Elin Hök was one of the few blind women to have a career as an author. She was also a champion of blind women’s rights to professional training.
Elin Hök was born in Kläckeberga parish in 1889. Her family background is unclear, and her mother’s name was not recorded in the birth registry. Elin Hök initially grew up in Kläckeberga with Thea Emilia Hök, a widow and the manager of the post-office house, and her son. Later they moved to Kalmar.
Elin Hök went completely blind when she was 17 years old. She attended the Nisbeth school, a girls’ school in Kalmar, and then moved to Stockholm, in part so that she could train to become a teacher for the blind, and in part because she wanted to be closer to the artist Ivan Hoflund with whom she was in a relationship. Although they had a daughter together, she was given up for adoption. Elin Hök enrolled in the probationary class for blind teachers in 1907 and became qualified in December that same year. Her probationary essay was entitled ‘Blindpsykologiska studier’. However, she never put her qualification as a teacher into practise as Gustav Åstrand, the director of the Institute for the Blind, did not believe that the blind could teach and maintain discipline.
In 1913 Elin Hök began to work as a librarian at the library of De Blindas Förening (DBF) (the association for the blind). She became director of the library in 1933. Prior to this she had received a stipend from Crown Princess Margaret’s Arbetsnämnd för blinda (KMA) (employment board for the blind) in order to study librarianship for the blind in England and France.
Elin Hök published two books through Albert Bonnier publishers. The first book, Alvarens folk, from 1924, comprises short stories which are played out in the Öland environment. The book generated very favourable reviews. Her second book, also a collection of short stories, was called Majestätets grannar, and was published in 1929. The short stories are set in Gamla Stan where Elin Hök herself lived at the time.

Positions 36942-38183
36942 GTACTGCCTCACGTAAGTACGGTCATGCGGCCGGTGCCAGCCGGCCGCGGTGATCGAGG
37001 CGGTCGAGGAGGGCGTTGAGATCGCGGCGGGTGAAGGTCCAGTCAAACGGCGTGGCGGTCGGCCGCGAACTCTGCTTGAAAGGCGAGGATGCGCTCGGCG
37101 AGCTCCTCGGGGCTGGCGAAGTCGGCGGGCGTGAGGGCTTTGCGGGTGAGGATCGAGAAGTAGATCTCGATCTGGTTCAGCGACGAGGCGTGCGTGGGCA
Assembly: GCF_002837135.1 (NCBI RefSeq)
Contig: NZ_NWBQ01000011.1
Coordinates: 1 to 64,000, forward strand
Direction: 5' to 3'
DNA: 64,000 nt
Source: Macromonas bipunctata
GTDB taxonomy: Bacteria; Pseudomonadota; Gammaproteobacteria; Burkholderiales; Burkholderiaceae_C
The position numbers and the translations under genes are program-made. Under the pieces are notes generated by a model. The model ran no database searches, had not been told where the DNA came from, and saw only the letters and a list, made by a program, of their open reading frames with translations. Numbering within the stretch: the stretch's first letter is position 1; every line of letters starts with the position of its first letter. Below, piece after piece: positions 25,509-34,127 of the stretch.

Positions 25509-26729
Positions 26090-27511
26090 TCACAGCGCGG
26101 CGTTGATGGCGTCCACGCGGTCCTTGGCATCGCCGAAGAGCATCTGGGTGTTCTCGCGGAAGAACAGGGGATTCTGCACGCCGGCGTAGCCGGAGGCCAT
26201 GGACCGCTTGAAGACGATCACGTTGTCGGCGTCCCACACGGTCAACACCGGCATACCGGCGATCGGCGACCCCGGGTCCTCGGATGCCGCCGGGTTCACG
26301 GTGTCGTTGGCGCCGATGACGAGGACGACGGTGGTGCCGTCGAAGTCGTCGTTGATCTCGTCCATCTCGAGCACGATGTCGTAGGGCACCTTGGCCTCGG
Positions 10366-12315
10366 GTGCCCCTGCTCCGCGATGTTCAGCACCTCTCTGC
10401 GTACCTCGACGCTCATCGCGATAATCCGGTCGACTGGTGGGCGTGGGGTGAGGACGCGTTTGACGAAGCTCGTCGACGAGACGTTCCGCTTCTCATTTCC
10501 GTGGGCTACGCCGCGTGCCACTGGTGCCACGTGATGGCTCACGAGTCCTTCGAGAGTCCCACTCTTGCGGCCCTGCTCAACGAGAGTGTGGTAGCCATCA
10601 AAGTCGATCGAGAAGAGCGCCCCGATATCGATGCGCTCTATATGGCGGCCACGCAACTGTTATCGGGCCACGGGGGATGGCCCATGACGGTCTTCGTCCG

It is apparent from interviews and articles that Elin Hök hated being dependent on others. She also hated receiving charity, which she viewed as evidence of poor societal organisation.
Elin Hök was already active in De Blindas Förening before the First World War. She successfully campaigned for the idea that blind girls could be trained to be office girls. This was facilitated by the introduction of typing as part of the courses at the Institute for the Blind. Elin Hök also led the way for blind people to learn stenography, which was made possible when a stenography machine was developed with Braille writing on it.
Elin Hök also tried to persuade industries to hire blind women. Her most successful project was convincing the Tobacco company boss to teach five blind women to roll cigarettes. They were all hired at the company factory in Stockholm at mutually agreed salaries.
When Elin Hök was in her 40s she married Klas Lundin, one of the board members at De Blindas Förening. The notes in her diary reveal that this was a very happy marriage. Her husband died in the 1940s. During the final years of her life Elin Hök also became deaf. Being a deaf-blind person meant that she led a very solitary life.
Elin Hök died in 1974. She is buried at the Norra cemetery in Solna.